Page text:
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Spatial Gradients and Patch Structure on Two Puerto Rican Landslides
Randall W. Myster and Denny S. Fernandez
Vol. 27, No. 2 (Jun., 1995), pp. 149-159
Published by: Association for Tropical Biology and Conservation
Stable URL: http://www.jstor.org/stable/2388990
Page Count: 11
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We measured spatial variation of important abiotic and biotic factors influencing landslide regeneration, contrasted variation among transects and microhabitats within a landslide with variation between two landslides, and tested for spatial gradients and patches in those factors. In addition, we performed multiple regression, principal components analysis, and canonical correspondense analysis to identify those factors important in defining patch structure and to investigate their ability to predict the current vegetative structure. We found that total daily photosynthetic photon flux density was 50 times greater in the landslide compared to the surrounding forest, but similar between landslides. The red: far red ratio was homogenous in the open areas of the landslides, but in areas covered by vegetation it was similar to those ratios found in the forest border. The soil had average extractable phosphorus of 0.108 g/m2 to 9 cm depth. Nitrogen was .10 percent of average soil mass, carbon was 1.83 percent of average soil mass, and there was a 69 percent average moisture content. Seed rain averaged 31 seeds per trap with the seed pool showing an average of two seedlings per sample. Vesicular-arbuscular mycorrhizal fungi covered 7 percent of the average length of roots sampled, and the vegetation (dominated by species Cyathea arborea, Cecropia schreberiana, Miconia spp., and Nepsera acuatica) had two structural levels on average. For these factors, the strongest gradient was from the forest into the landslides from the side rather than from the top of the landslide to the bottom or between landslides. Evidence of distinct patches was found where patch structure was defined by levels of light, seed pool, fungi, vegetation, soil N, and soil C. In addition, light, the key abiotic factor, showed very significant negative correlations with the key biotic factors of mycorrhizal fungi and vegetation, implying causal relationships.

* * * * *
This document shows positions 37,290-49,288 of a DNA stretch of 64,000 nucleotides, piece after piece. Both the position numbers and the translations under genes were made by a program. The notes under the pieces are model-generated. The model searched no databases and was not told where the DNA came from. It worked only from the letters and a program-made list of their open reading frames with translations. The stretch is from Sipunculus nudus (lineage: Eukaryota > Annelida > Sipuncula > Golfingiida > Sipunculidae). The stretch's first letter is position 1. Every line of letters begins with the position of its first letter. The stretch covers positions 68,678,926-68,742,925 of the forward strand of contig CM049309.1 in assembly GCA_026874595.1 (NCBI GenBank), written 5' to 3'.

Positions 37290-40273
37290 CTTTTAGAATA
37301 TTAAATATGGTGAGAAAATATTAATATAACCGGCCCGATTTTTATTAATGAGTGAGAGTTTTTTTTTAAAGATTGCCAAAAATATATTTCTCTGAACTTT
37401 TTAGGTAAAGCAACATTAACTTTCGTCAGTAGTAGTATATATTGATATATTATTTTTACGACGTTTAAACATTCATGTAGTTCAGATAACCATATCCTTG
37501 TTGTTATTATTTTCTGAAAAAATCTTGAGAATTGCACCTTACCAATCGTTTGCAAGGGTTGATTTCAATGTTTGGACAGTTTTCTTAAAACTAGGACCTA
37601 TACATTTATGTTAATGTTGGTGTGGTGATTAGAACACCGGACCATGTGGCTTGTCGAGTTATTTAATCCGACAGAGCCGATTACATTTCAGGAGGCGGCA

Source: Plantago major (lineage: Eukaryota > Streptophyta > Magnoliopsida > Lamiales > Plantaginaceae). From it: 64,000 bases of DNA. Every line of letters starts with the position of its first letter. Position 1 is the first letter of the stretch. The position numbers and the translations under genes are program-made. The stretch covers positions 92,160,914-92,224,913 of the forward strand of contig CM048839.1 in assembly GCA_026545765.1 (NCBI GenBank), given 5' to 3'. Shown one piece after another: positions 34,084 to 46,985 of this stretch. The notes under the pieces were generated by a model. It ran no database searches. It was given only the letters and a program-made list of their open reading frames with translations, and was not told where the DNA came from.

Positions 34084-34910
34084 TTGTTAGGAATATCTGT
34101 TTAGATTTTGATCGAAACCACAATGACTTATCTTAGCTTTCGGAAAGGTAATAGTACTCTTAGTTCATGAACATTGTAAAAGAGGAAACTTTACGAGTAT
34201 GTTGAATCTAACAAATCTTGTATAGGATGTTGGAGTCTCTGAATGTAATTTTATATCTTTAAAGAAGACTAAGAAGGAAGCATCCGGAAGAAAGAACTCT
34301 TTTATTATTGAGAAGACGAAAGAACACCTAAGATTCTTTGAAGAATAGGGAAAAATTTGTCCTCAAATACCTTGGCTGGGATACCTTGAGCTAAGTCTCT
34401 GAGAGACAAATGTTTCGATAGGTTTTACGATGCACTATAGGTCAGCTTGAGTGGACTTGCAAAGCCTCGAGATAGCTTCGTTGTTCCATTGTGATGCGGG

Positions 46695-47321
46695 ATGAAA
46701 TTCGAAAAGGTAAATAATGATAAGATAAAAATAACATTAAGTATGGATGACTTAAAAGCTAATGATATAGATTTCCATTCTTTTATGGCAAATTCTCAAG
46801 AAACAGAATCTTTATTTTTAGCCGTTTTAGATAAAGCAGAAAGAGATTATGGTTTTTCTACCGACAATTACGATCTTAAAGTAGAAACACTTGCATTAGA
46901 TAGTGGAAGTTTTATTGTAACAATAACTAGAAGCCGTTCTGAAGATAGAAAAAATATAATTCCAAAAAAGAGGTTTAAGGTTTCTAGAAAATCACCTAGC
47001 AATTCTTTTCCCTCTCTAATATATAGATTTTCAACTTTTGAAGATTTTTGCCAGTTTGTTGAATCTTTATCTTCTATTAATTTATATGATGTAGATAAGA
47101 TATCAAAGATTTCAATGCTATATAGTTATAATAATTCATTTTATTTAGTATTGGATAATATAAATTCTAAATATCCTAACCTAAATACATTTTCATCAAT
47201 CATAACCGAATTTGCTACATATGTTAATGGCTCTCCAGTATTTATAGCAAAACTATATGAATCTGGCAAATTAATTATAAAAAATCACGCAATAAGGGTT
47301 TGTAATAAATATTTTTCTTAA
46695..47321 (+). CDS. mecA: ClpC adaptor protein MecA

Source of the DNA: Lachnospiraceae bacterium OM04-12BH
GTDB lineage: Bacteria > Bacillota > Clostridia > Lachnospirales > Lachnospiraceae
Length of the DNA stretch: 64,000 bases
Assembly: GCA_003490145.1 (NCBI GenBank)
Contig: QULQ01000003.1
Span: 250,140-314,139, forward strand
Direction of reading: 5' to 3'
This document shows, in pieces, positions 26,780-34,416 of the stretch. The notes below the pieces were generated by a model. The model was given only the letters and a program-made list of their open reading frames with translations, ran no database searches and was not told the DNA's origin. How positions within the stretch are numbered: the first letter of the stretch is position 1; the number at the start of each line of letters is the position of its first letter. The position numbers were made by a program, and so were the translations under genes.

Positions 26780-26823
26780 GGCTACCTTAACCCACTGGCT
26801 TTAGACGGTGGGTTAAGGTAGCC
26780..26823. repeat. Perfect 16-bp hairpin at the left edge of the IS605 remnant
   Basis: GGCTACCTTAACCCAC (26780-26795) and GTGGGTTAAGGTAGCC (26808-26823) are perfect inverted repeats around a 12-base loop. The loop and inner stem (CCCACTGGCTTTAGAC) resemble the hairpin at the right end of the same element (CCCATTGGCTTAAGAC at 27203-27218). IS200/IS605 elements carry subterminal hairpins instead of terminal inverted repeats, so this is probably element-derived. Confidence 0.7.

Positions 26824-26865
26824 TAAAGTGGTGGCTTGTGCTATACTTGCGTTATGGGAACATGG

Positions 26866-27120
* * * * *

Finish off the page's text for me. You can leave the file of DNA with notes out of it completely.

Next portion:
Biotropica © 1995 Association for Tropical Biology and Conservation